Thursday, May 20, 2010

Bullish Outlook

This week I am seeing steady declines in stock indices, Treasury bond yields are off and the dollar is strong. There are many possible explanations floating around (see the end of this post for a summary). For me the explanation not mentioned enough is that this pullback has been overdue. Until the beginning of May, the markets have been rising steadily one month after another since March 2009. There was always a question about when it would turn and rest. The problems in Europe are easy to write about as causes and the pissed off Greeks are easy to show in pictures. Headlines bringing up political problems from around the world are very easy to tie into the wall of worry in front of us. What is not so easy is to say that despite all the fires and uprisings around the world map, the businesses in the US still are healthy and growing revenues. Businesses in Europe have some steep challenges in front of them and they too will make hard choices and their businesses will be stronger (completely disregarding the pain that supports this result). Don't take your eyes off of China, although for the moment they are shadowed by the euro crisis. This is not the beginning of a return to the good old days.

I recently met and talked personally with two senior market strategists from two of the largest investment companies. Fritz Meyer was representing Invesco and Claus te Wildt represented Fidelity. I spoke with both of them, on different days, about their points of view on the US economy. My conclusion is that they are both near term optimists for the US economy and its stock markets. However, their outlooks separate from the other when getting to medium term outlooks, past 2012.

Fritz Meyer remains optimistic that the government will remain influential of the financial markets, allowing the consumer to recover financially and psychologically. Meyer asserts that the US saving rate will increase enough that domestic savers will actually provide demand, to a much greater degree, for US Treasury bonds. He agrees that there will be economic pain as a result of the growth of public debt and quantitative easing though he puts the timing down the road, ten or more years. I don't see any more than a 20% chance for that scenario happening and suspect his long-term optimism is framed by products at Invesco. On the other hand, Claus te Wildt sees markets breaking down under the weight of deflation and the burden of debt, government (public) and consumer (private) sooner, within the next three to five years. He worries that the bond buyers who currently are supportive of our public debt will end their support in some significant way leading to high interest rates, that the growth of corporate revenues will wain as personal consumption expenditures do not significantly add to GDP , and home prices may suffer a setback as the supply of housing remains high and new foreclosures are marketed. I give this scenario an 80% chance of occurring.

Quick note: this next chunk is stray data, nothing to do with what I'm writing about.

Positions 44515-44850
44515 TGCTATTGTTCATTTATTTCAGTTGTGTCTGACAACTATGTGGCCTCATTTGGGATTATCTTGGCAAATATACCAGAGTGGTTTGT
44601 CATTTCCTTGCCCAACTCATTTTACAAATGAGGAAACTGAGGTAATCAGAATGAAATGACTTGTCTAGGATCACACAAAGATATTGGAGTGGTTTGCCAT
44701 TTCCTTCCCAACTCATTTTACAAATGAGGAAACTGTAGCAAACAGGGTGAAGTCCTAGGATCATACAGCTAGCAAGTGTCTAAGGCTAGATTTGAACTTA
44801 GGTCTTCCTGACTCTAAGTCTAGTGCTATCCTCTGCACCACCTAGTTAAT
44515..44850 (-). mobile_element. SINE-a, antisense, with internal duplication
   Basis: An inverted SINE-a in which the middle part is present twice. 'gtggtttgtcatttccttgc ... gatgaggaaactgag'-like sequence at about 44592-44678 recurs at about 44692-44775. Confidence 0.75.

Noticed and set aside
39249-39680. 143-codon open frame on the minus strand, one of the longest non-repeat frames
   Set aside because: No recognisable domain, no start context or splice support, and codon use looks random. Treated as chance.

te Wildt's medium term caution and Meyers optimism were the focus of my questions for them. Fritz Meyers made a great case in support of his optimism so I asked him to comment on the economic conditions that he did not include in his discussion of his outlook. I referenced issues like the real condition of the banking system, without the benefit of accounting rule modifications. I pointed to the lack of resolution and transparency in the credit default swap markets as well as other financial derivatives. Meyer explained that he cannot address every issue in his presentation due to time constraints and that my concerns are valid. He simply believes there will not be any recurrence of financial panic with so much liquidity floating about. Hearing that te Wildt shares my deflation point of view for our underlying economic condition, I asked him how much gold is reflected in his personal investing. He told me it is 20-30% of his portfolio!!! He's serious about deflation. It's fun to gives odds on these two scenario's. What do I base the odds on? My own economic interpretation? I don't know.

Here is a concise summary of today's observations, from Bloomberg:
Another frightening session for the stock market as the S&P ended at its lows, down 3.9 percent at 1,071. Talk of a double-dip recession is bursting open, driven not only by questions over shifting European policy but also by a surprise jump in U.S. jobless claims which were stubbornly high to begin with. A dip in the index of leading economic indicators also didn't help and neither did a second big drop in mortgage applications for home purchases. A Wall Street reform bill that is moving through the Senate took apart financial shares on proposals to limit trading operations.

The euro swung wildly and staged a big afternoon short-covering rally amid rumors of central bank buying. The euro rose nearly 1 cent to end just below $1.2500. The dollar index in turn dipped 0.8 percent to 85.80. Long rates are being dramatically squeezed lower in what will be a major plus for banks, borrowers and home buyers. The 30-year yield fell 15 basis points to 4.10 percent. Commodities swung lower led by oil which fell nearly $3 to end just over $68. Gold, given its unique safe-haven value, looks to be the only commodity that will hold up should flight to safety continue. Gold did dip $10 in the session to $1,182.